Since the mind (nous) is understood to have an existence which is autonomous of sense-perception, the Greek Fathers can pass from sense-perception to the apprehension of non-sensible intelligible realities; this is the beginning of Evagrian contemplation. The modern approach to consciousness, based as it is on the primary datum of undifferentiated sense-perception, because it does not conceive of a mind autonomous of sense-perception has no way to proceed ‘inwards’ towards intelligible realities. Of course, in his own philosophy of man, Hume deliberately foreclosed this road, dismissing both mind and intelligibles as non-existent. And St Thomas Aquinas, by imposing the view that mind is only ratiocination, except for certain very limited intuitive capacities, also foreclosed this road to a much greater extent than does Orthodoxy.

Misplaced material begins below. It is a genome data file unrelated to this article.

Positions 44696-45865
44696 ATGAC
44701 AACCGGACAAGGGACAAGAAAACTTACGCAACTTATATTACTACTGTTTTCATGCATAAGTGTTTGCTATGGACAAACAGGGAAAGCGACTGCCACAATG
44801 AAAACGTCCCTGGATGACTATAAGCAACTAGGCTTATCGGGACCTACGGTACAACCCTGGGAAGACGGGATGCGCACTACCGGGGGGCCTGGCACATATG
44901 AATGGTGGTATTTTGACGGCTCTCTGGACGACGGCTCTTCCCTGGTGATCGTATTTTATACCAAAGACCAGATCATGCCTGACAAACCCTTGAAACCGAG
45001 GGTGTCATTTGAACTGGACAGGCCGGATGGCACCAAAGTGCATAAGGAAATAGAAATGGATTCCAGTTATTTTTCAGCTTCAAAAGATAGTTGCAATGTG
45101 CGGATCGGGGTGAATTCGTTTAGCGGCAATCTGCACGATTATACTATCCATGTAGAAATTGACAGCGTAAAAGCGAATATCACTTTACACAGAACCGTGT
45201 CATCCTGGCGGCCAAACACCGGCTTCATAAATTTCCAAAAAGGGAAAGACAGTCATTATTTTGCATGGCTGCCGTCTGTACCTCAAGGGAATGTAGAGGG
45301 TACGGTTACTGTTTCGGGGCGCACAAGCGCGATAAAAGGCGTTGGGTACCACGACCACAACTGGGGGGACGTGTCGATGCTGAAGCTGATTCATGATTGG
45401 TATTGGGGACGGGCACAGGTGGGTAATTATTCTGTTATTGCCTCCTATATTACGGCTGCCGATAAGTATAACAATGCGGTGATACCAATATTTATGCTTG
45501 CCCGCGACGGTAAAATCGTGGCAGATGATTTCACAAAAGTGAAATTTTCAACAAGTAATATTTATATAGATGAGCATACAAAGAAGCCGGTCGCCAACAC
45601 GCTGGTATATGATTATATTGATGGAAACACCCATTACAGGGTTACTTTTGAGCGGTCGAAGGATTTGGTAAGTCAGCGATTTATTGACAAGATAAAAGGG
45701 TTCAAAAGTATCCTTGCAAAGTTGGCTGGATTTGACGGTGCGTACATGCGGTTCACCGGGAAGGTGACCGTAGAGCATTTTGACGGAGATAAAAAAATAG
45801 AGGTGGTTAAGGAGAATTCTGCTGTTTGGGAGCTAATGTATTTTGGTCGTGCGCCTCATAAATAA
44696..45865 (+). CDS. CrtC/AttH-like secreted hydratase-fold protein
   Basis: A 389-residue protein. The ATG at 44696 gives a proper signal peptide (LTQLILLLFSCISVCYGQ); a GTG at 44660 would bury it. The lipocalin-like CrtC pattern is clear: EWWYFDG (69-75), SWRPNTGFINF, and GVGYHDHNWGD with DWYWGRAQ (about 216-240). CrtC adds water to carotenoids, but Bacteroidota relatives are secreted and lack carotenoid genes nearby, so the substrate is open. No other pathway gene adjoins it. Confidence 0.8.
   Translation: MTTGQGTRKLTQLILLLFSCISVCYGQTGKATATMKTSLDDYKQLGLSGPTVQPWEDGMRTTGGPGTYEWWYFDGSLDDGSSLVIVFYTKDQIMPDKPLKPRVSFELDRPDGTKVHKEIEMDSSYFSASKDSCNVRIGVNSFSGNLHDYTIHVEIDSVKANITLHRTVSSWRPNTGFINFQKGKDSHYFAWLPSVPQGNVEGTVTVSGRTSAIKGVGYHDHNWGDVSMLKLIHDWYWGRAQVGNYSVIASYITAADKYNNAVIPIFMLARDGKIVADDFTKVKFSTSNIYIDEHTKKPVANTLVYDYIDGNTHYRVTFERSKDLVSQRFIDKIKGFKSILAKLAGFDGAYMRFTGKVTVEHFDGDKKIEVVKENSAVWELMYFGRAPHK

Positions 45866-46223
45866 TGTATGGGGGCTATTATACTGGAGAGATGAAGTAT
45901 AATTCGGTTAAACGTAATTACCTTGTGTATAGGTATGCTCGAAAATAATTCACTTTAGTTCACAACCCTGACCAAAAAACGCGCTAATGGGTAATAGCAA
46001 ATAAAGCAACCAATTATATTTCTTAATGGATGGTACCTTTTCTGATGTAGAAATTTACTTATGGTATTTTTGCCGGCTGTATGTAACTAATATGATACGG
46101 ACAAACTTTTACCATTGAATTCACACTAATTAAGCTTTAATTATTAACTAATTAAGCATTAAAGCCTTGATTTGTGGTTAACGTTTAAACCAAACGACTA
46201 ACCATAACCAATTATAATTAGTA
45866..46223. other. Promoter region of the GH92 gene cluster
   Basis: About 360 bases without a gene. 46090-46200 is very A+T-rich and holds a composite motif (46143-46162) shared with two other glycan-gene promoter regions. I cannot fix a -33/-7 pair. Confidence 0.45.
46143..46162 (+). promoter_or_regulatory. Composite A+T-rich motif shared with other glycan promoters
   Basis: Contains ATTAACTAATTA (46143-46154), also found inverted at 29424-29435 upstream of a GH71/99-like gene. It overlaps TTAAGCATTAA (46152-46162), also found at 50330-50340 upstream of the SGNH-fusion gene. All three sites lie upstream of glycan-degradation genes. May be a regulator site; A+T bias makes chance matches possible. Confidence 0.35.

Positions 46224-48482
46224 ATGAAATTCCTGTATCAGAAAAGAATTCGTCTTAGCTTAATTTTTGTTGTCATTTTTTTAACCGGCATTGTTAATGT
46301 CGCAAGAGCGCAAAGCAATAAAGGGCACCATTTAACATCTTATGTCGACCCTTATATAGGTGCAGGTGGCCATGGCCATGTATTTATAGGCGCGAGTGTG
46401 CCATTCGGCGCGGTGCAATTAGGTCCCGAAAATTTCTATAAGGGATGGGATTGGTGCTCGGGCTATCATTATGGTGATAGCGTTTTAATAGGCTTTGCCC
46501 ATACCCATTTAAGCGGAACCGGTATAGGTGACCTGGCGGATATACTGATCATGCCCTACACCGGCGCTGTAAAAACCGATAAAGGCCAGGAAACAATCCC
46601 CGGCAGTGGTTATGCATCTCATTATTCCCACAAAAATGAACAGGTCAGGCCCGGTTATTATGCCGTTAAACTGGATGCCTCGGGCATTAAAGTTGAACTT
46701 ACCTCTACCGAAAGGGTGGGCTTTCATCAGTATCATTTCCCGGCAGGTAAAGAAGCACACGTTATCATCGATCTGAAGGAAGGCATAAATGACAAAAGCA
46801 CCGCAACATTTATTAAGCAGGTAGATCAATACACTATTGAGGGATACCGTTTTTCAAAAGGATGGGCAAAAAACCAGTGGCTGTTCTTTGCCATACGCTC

Now according to St Macrina, the person is unknowable in his or her essence. But we have three attributes: contemplative (theoretikos), discriminative (diakritikos) and ‘oversee–ive’ of existent things (epoptikos ton onton). These three attributes are of a power of this person who is unknowable in his or her essence. Moreover, importantly, St Macrina adds that these three attributes are proper to and according to nature in this person. ‘Proper to’ means that these attributes belong to the nature of this person; they are not accidental. ‘According to nature’ means both ‘part of the essence’ and ‘excellent’ in Aristotle’s sense: these attributes are the excellences of the person. When a person is according to nature, rightly himself or herself, then he or she has these three attributes: he or she is contemplative, discriminative and ‘oversee–ive’ of existent things.